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Image of Snowy Forest with the words Winter is Coming

Winter is Coming: Preparing for Cold & Flu

By Kristy Warren

HBO’s Game of Thrones may be over, but winter is still well on the way—and with it, cold and flu season. Learn how you can protect yourself and what to do if you suspect you’ve caught a cold or flu.



The viruses that cause cold and flu can be spread through infected surfaces, the air, and contact with sick people. But remember, not everyone who is carrying a virus will be symptomatic, so it’s important to follow cold and flu prevention steps even when you haven’t heard anyone coughing or sneezing!


Follow these four steps to reduce your chance of getting sick:

  • Wash your hands often with soap and water for a full 20 seconds. If you aren't able to get to a sink, use an alcohol-based hand sanitizer.

  • Stop touching your face. Avoid touching your eyes, nose, and mouth with unwashed hands as these are easy entry points for viruses.

  • Keep your distance from people who are sick, and if you become stick, stay home to recover to avoid spreading further infection.
A man washing hands his hands with soap and water over a stainless steel sink
  • Get a flu shot. While the flu vaccine only protects against certain strains of influenza (not the common cold), it can keep your symptoms from overlapping with colds or other illnesses.




Flu season typically begins in the fall and lasts into early spring. The very young, those with chronic health conditions, and seniors are typically the most impacted by flu.


There are many flu strains and flu-like viruses. The flu vaccine is designed to protect against the most common and burdensome influenza strains, as predicted by the Food And Drug Administration (FDA) the previous February. How well this prediction matches how the season unfolds affects the shot’s efficacy each year. Flu vaccines can prevent 1 out of every 2 episodes of influenza and lessen symptoms if you contract the flu. 


The flu shot takes two weeks to reach its full protective effect, so it’s best to get vaccinated early in the flu season, but not so early that protection wanes dramatically before the end of flu season. The flu season in northcentral PA generally runs from October to April, so Laurel Health advises getting your flu shot sometime in October for full-season coverage.

Man sick with the flu wrapped up in a blanket

Influenza affects your respiratory tract—your nose, throat, and lungs. The “stomach flu” is not influenza, and the flu shot does NOT protect you against it. 


The best way to prevent stomach bugs and different “flu-like” viruses is to keep your distance from those who are sick and frequently wash your hands for 20 seconds with warm water and soap.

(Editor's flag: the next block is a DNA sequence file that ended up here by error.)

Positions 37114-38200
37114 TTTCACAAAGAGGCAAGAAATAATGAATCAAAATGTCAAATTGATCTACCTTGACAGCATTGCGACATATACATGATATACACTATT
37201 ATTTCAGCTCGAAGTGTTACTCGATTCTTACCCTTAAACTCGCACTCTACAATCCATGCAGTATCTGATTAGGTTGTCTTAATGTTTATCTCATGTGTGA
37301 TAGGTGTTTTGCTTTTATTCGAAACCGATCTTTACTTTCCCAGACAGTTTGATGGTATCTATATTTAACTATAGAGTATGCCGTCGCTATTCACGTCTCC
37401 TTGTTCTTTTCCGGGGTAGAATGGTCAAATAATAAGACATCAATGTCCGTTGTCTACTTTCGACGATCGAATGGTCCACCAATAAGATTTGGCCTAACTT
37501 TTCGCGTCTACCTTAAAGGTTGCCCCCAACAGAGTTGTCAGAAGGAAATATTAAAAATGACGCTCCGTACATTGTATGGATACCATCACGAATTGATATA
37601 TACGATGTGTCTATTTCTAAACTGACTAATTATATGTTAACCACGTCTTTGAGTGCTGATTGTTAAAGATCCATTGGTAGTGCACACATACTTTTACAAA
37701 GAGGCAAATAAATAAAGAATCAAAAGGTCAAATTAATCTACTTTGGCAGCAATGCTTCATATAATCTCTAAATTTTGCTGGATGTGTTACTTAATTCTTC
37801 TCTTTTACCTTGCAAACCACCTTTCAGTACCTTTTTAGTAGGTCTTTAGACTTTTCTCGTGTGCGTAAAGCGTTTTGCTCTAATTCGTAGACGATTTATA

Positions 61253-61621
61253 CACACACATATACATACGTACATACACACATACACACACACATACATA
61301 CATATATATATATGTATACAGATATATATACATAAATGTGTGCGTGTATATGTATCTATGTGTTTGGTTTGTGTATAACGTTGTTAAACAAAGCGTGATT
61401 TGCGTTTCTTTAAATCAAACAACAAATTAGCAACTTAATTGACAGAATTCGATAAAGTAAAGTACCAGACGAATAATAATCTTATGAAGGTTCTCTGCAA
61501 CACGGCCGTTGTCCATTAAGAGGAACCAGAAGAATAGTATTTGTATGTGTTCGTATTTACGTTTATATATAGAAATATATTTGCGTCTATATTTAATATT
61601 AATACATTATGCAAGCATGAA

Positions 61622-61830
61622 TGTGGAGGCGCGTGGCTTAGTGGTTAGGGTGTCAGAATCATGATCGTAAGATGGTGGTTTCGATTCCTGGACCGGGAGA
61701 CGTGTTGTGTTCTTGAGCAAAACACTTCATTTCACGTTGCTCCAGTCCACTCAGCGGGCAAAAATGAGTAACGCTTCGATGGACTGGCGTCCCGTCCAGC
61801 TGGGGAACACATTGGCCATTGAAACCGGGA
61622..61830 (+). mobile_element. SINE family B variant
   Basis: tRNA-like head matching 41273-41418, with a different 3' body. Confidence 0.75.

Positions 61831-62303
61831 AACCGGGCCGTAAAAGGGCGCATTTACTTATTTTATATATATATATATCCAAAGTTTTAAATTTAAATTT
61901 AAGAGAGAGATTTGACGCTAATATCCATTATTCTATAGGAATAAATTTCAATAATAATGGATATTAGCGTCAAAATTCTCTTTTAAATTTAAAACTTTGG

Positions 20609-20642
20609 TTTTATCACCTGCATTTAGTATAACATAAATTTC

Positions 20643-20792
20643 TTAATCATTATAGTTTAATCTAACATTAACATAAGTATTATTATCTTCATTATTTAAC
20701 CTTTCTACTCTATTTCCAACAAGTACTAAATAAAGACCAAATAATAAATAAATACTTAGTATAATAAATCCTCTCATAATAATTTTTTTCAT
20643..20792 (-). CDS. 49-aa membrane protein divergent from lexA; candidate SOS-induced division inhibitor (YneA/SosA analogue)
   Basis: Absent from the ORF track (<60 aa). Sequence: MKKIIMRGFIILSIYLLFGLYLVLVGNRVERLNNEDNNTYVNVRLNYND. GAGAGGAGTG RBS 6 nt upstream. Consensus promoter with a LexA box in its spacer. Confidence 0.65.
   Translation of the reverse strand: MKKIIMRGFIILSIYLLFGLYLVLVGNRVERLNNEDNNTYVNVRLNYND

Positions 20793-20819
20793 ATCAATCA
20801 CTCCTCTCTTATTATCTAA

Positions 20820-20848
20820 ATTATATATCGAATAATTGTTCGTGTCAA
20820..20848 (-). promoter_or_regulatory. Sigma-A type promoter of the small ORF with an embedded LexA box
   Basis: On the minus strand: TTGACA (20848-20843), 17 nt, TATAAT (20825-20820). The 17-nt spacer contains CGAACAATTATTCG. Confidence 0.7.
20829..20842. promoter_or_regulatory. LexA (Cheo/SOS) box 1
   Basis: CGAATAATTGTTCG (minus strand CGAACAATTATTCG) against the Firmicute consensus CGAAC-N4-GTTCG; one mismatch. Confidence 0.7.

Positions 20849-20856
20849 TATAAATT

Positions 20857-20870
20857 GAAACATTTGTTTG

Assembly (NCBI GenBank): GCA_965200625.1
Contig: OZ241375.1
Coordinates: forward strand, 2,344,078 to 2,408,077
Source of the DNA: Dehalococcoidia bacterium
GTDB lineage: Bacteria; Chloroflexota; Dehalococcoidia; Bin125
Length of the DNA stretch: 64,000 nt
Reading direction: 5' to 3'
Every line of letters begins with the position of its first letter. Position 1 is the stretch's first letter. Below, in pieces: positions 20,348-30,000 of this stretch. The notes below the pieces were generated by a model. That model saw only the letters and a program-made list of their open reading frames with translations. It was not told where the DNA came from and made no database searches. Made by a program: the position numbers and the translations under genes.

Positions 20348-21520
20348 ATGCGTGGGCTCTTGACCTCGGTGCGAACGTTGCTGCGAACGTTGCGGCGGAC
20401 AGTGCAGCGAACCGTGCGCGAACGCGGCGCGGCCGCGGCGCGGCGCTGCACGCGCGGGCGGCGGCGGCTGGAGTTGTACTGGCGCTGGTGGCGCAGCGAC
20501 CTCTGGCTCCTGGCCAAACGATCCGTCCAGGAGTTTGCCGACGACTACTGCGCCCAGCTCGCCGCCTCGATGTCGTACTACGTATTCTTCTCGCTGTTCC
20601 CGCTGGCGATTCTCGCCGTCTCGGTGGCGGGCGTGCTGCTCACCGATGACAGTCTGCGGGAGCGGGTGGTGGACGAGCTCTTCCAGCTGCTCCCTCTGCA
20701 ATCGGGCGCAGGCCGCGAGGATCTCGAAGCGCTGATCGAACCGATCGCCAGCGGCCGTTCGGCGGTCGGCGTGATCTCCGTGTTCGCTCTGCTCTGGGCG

To help kill germs on the go, use hand sanitizer. Be sure to work the sanitizer into your hands until it is fully dried (around 15 seconds). Remember not to touch your eyes, nose or mouth with unwashed hands.


The common cold makes the rounds frequently in the fall and winter, and most of us catch at least one each season. The culprit is more varied than you might think; over 200 different types of viruses can cause a cold. By comparison, influenza is only caused by strains of the influenza virus.


The first signs of a cold are typically a sore throat, dry cough, and runny nose. Acting quickly at the first sign can help shorten the duration of your cold:


  • Keep drinking water and eating healthy. Hydration and proper nutrition helps your body perform its best in fighting off the cold.

  • Rest. Stay home in bed when you’re sick to give your body time to recover. Pushing through cold symptoms can often suppress the body’s immune response, delaying your recovery.

  • Zinc acetate or zinc gluconate may help shorten the duration of cold symptoms.

  • Use vaporizers and over-the-counter medication for symptom relief like decongestants, cough suppressants, and fever reducers, and take care to follow the dosage directions carefully.

  • Keep others healthy by always covering your cough or sneeze, frequently washing your hands, and using a clean paper towel or elbow to avoid touching shared facets, handles, and door knobs directly.




Still sniffling weeks later? A persistent cold may not be a cold at all. Allergies do not disappear in the winter, and those with allergies to dust, mold, or dander may see a sharp spike in their symptoms as cold weather drives them to spend more time indoors.


Most colds typically last 7 – 14 days with symptoms peaking by day 7 and do not require anything aside from rest and hydration to recover. If your cold persists past 14 days, consult your doctor to determine if you’ve developed a sinus infection, are suffering from allergies, or are dealing with another illness. Likewise, most healthy individuals do not require medical intervention to recover from flu. However, if you or a loved one are considered high-risk for flu complications, or appear to be exhibiting a severe influenza infection, call your doctor.


Prescription anti-viral medications may be employed to manage your symptoms, but are most effective when prescribed within 3 days of symptom onset. 


For more information on cold and flu prevention or to schedule your flu shot, call the Laurel Health Centers at 1-833-LAURELHC.